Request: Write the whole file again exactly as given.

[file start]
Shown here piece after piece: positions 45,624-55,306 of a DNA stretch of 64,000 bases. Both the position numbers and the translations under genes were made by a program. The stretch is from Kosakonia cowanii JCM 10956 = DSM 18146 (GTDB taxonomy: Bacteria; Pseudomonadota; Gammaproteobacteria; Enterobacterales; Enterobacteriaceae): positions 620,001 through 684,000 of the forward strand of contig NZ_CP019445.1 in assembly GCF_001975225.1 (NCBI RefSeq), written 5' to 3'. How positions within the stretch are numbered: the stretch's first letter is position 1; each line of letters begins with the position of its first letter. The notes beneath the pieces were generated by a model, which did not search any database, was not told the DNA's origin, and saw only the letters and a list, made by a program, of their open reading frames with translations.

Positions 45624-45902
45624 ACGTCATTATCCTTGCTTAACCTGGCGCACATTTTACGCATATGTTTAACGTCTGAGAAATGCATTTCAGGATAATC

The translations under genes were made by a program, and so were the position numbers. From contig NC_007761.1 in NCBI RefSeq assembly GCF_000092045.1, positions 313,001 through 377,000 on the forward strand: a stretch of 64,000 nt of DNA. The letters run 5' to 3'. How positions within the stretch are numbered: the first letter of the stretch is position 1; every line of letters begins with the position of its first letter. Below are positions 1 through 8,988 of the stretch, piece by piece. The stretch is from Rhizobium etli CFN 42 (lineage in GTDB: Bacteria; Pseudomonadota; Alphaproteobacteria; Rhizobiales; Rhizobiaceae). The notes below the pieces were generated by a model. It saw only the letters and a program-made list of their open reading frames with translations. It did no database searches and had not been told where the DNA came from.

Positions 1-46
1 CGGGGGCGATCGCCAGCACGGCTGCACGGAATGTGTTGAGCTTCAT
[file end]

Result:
Shown here piece after piece: positions 45,624-55,306 of a DNA stretch of 64,000 bases. Both the position numbers and the translations under genes were made by a program. The stretch is from Kosakonia cowanii JCM 10956 = DSM 18146 (GTDB taxonomy: Bacteria; Pseudomonadota; Gammaproteobacteria; Enterobacterales; Enterobacteriaceae): positions 620,001 through 684,000 of the forward strand of contig NZ_CP019445.1 in assembly GCF_001975225.1 (NCBI RefSeq), written 5' to 3'. How positions within the stretch are numbered: the stretch's first letter is position 1; each line of letters begins with the position of its first letter. The notes beneath the pieces were generated by a model, which did not search any database, was not told the DNA's origin, and saw only the letters and a list, made by a program, of their open reading frames with translations.

Positions 45624-45902
45624 ACGTCATTATCCTTGCTTAACCTGGCGCACATTTTACGCATATGTTTAACGTCTGAGAAATGCATTTCAGGATAATC

The translations under genes were made by a program, and so were the position numbers. From contig NC_007761.1 in NCBI RefSeq assembly GCF_000092045.1, positions 313,001 through 377,000 on the forward strand: a stretch of 64,000 nt of DNA. The letters run 5' to 3'. How positions within the stretch are numbered: the first letter of the stretch is position 1; every line of letters begins with the position of its first letter. Below are positions 1 through 8,988 of the stretch, piece by piece. The stretch is from Rhizobium etli CFN 42 (lineage in GTDB: Bacteria; Pseudomonadota; Alphaproteobacteria; Rhizobiales; Rhizobiaceae). The notes below the pieces were generated by a model. It saw only the letters and a program-made list of their open reading frames with translations. It did no database searches and had not been told where the DNA came from.

Positions 1-46
1 CGGGGGCGATCGCCAGCACGGCTGCACGGAATGTGTTGAGCTTCAT